Elephants Toothpaste [Recipe, Demonstration, and Explosion]

Do science experiments excites you? If yes, then you are welcome to the explosive world of Elephants Toothpaste. 

Elephants Toothpaste isn’t actually a toothpaste for the giant but a mere chemical reaction. This experiment creates a fountain of foam, a jumbo one. Interesting right? So are you in for a roller coaster treat?

Join us in this article, and we will explore the recipe, demonstration, and explosion of Elephants Toothpaste. The article will cover this classic demonstration explaining the principles of chemical reactions and catalysis. Elephant reaction is quite popular in schools and entry-level science labs since it is explosive yet safe to perform.

Performing the Elephant Toothpaste chemical reaction is one great way to learn about catalysts and understand how they work. Whether you are a student, parent, or science teacher, you will love doing the Elephant Toothpaste experiment. 

So, ready for this cool and exciting activity? Follow along with our step-by-step guide and make sure you perform the experiment safely. 

Elephant Toothpaste- Introduction

Elephant Toothpaste is a very popular science experiment that creates a large volume of a foamy substance. The experiment demonstrates the principles of chemical reactions and catalysts involving the decomposition of Hydrogen Peroxide (H2O2) with either Yeast or Potassium Iodide (KI).

As you combine the mixture, Potassium Iodide (KI) behaves as a catalyst and speeds up the decomposition of hydrogen peroxide. It then rapidly produces oxygen gas and water, causing an expansion leading to an impressive huge foam formation. 

The Elephant Toothpaste reaction is also known as the ‘Marshmallow experiment’ (though it isn’t the Stanford marshmallow experiment, nor are they related). However, it is important to note that Elephant Toothpaste is highly exothermic and highly explosive. The reaction can produce heat and reach several feet resembling an elephant’s trunk. It is definitely an exciting activity to indulge in.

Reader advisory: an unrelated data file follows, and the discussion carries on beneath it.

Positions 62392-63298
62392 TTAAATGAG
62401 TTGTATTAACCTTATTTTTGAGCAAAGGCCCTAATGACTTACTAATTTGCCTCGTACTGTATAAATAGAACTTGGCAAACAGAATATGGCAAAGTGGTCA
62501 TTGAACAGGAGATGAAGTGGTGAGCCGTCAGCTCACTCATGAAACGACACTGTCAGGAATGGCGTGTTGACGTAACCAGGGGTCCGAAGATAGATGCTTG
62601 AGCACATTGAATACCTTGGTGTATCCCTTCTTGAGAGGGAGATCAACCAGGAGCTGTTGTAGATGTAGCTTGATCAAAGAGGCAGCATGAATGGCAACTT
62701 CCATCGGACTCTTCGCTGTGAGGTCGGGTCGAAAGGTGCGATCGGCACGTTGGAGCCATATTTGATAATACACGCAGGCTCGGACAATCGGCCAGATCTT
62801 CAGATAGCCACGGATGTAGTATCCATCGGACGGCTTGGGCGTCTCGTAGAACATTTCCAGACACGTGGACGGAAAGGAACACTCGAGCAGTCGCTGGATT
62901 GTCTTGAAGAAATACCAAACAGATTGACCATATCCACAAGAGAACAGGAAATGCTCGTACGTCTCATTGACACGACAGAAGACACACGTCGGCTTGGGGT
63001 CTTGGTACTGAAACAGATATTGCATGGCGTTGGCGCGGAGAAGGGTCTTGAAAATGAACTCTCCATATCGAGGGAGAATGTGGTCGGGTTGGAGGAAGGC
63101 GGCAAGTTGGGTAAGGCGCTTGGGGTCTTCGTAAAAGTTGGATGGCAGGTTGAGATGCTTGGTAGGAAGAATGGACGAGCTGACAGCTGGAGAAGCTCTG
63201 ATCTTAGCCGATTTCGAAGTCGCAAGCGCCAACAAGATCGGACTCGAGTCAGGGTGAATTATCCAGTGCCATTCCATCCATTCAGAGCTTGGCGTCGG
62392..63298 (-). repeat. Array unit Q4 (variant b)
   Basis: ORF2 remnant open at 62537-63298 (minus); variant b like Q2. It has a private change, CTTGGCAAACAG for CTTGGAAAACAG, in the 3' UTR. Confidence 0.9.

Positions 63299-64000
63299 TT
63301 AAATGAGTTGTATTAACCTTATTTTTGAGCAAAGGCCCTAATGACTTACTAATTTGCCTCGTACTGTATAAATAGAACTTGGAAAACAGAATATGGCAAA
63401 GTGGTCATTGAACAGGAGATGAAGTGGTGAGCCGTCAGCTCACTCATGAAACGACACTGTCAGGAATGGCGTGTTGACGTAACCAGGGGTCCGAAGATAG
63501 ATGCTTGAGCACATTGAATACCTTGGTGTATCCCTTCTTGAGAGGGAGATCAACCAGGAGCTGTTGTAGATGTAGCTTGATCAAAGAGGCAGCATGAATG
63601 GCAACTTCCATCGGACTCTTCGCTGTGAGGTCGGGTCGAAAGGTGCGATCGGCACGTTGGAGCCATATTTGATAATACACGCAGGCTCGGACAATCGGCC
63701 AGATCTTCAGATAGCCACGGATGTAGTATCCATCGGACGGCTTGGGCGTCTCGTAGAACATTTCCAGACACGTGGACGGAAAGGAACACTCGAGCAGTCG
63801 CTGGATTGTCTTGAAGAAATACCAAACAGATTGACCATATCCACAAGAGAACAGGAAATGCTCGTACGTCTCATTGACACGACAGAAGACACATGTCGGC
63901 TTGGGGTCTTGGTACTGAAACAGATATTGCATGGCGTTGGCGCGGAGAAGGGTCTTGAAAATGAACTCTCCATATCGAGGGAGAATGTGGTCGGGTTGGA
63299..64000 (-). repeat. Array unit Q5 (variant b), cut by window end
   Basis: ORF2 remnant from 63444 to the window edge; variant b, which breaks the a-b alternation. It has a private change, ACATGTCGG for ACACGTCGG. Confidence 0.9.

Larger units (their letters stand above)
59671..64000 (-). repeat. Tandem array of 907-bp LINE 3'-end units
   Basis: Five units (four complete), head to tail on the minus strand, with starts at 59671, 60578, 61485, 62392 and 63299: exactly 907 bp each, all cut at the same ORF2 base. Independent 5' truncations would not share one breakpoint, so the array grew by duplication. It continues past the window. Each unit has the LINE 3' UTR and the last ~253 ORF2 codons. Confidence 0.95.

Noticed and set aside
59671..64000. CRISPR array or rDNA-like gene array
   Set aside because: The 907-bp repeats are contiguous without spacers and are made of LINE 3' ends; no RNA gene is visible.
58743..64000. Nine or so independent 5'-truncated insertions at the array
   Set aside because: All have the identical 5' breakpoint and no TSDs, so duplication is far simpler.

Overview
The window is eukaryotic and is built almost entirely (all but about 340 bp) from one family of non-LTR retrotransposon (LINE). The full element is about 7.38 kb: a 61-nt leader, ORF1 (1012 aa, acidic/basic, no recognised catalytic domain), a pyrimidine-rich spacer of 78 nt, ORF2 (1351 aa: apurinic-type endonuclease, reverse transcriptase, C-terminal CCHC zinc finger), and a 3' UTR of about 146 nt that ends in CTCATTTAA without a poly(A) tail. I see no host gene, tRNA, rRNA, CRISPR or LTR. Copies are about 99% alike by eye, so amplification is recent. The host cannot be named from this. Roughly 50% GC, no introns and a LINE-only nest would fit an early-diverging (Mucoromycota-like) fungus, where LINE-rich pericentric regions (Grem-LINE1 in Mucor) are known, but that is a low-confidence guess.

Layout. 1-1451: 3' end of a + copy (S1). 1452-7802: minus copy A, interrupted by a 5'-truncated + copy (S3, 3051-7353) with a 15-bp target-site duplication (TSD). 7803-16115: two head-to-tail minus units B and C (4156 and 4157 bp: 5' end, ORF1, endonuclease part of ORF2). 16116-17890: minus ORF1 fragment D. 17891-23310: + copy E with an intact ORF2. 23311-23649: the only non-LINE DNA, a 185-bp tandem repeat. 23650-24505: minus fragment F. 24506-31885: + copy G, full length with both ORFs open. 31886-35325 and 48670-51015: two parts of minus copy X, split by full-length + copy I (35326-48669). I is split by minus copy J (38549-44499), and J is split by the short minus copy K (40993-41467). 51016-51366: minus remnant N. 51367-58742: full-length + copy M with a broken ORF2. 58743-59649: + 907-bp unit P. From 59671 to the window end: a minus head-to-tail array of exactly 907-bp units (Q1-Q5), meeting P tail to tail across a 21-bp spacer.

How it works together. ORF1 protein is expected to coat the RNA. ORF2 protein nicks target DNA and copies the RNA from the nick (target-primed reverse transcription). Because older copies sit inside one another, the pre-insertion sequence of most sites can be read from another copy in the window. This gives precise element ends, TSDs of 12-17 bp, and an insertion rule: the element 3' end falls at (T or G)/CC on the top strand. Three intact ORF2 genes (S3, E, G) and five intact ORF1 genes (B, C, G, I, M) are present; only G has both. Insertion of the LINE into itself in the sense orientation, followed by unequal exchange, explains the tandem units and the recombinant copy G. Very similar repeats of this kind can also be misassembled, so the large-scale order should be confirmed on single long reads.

Elephant Toothpaste- Recipe 

Here’s the recipe for making Elephant Toothpaste at home:

Things you will need:

  • 1/2 cup 20-volume Hydrogen Peroxide (6%). If you conduct the reaction using 3% Hydrogen Peroxide, the reaction will be slightly smaller. 
  • 1 tablespoon dry yeast (15ml)
  • 3 tablespoons warm water
  • Dish soap
  • Food coloring (optional)
  • Small plastic container (16 ounces (473 ml)) or soda bottle
  • A Small Cup
  • Funnel
  • Safety goggles and gloves
  • Adult help/ supervision for kids

PLEASE NOTE: Perform the Elephant Toothpaste experiment on a washable surface since the chemical reaction will ooze out, covering the large ground.

7 step Demonstration for Elephant Toothpaste chemical reaction:

  1. As you begin, firstly, wear gloves and safety goggles. Remember that unreacted Hydrogen Peroxide can irritate skin and eyes; thus, be cautious while you experiment with the same.
  2. Pour 3/4 cup (180 ml) of hydrogen peroxide liquid into the small plastic container/ soda bottle using the funnel. 
  3. Next, if desired, add a few drops of food coloring and follow by adding a squirt of dish soap into the container. Swish the container lightly to give Hydrogen Peroxide and dish soap a slight mix.
  4. Now take a small cup and mix 1 tablespoon of dry Yeast and 3 tablespoons of warm water into it. Give it a good 10 to 12 minutes before the Yeast activates (you will be able to notice bubbles). If you have access to Potassium Iodide (KI), you can use it in place of Yeast. Use no more than 10 ml of Potassium Iodide (KI).
  5. And from here, the real adventure and fun begin.
  6. Once you are ready to experience the adventure, place the container (with Hydrogen Peroxide and dish soap) over a table, floor, or any flat surface. Make the surface washable, or you are ready to destroy it.
  7. Now by being a little extra careful, pour the activated yeast liquid into the Hydrogen Peroxide container and watch the giant foam explosion begins. 

Follow these safety measures while you are performing Elephants Toothpaste reaction:

  • Never use more than 20-volume hydrogen peroxide (6%) for the Elephant Toothpaste reaction. The higher volume of Hydrogen Peroxide can cause chemical burns and may prove very dangerous. 
  • Always wear safety goggles and gloves for protection against spills and splashes, no matter how many times you have performed the experiment.